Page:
Cutting Carbon Emissions the Cap-and-Trade Way

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Speaking of climate change, one of the best ways of reducing carbon emissions is to implement a cap-and-trade scheme. Basically, the government sets a nationwide cap for carbon emissions and then auctions off permits on a quarterly basis. Companies can buy permits at auction, and they can later trade them on the open market as their needs vary. The government caps and companies trade. It’s a pretty elegant solution to reining in carbon pollution.

Of course, the whole point of these permits is that they raise the cost of energy, and Republicans quickly dubbed it cap-and-tax when Democrats tried to shepherd a bill through Congress, and that was enough to doom it. But that doesn’t mean it’s impossible everywhere. As I mentioned three years ago in my “10 Things You Should Know About Cap-and-Trade” article, Europe is already doing it. (It’s item #3.) Brad Plumer runs down a few of the growing pains they’ve had since their ETS program started in 2005:

The ETS handed out far too many pollution allowances between 2005 and 2007, which caused carbon prices to collapse….Meanwhile, some electric utilities received free pollution permits and were able to earn “windfall profits” from their good fortune. That appears to have been an error, too. There’s also the potential for fraud within the system. In theory, companies can get a pass on their pollution by buying carbon offsets—paying for projects elsewhere that reduce carbon, such as planting trees in Brazil. But these programs are often criticized for poor oversight (and some of them might have happened anyway). That needs to be reformed, too.

These are the kinds of problems any big new program has, and they’re being ironed out over time. But let’s look at the bigger picture: has ETS cut carbon emissions? The latest “Results and Lessons Learned” report from the Environmental Defense Fund has the answer. Without ETS, total European emissions would currently be around 2 billion metric tons per year. With ETS, emissions are around 1.8 billion metric tons. Still too much, but headed in the right direction. This stuff isn’t pie in the sky. We could do it if we wanted to.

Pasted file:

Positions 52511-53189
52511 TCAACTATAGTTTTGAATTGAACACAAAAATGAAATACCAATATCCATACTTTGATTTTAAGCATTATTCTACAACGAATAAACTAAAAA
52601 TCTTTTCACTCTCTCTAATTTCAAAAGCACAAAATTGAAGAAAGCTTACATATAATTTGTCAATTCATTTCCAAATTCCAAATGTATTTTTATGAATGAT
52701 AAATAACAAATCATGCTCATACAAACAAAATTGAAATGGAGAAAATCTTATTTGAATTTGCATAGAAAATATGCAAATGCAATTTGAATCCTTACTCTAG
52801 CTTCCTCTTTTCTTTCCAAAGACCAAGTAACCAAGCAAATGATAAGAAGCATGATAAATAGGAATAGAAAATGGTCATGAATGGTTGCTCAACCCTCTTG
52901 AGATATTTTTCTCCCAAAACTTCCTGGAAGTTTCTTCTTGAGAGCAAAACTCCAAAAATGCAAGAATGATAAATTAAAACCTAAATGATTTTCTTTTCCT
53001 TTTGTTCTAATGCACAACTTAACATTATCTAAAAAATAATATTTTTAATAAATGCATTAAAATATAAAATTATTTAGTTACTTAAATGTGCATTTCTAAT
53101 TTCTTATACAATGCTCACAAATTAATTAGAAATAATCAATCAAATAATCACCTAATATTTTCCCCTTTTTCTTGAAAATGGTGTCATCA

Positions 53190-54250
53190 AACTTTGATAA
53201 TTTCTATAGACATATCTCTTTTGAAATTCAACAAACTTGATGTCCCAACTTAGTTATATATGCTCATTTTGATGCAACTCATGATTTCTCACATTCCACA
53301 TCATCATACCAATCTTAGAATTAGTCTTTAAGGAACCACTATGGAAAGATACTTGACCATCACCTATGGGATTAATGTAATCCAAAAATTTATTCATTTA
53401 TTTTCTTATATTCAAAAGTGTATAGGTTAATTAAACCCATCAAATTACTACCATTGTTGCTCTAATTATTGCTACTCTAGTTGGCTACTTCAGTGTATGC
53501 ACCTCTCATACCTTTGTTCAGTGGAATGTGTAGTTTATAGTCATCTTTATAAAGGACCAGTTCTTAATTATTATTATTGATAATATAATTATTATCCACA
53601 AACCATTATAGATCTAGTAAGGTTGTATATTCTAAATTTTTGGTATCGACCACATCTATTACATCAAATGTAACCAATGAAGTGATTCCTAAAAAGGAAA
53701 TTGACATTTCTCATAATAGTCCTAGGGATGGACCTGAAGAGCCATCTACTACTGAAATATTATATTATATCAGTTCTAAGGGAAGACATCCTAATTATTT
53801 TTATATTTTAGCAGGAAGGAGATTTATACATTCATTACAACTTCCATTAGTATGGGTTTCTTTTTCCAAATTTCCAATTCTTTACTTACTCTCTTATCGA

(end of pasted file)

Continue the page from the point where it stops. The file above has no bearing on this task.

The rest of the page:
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THE BIG PICTURE

You expect the big picture, and it's our job at Mother Jones to give it to you. And right now, so many of the troubles we face are the making not of a virus, but of the quest for profit, political or economic (and not just from the man in the White House who could have offered leadership and comfort but instead gave us bleach).

In "News Is Just Like Waste Management," we unpack what the coronavirus crisis has meant for journalism, including Mother Jones’, and how we can rise to the challenge. If you're able to, this is a critical moment to support our nonprofit journalism with a donation: We've scoured our budget and made the cuts we can without impairing our mission, and we hope to raise $400,000 from our community of online readers to help keep our big reporting projects going because this extraordinary pandemic-plus-election year is no time to pull back.

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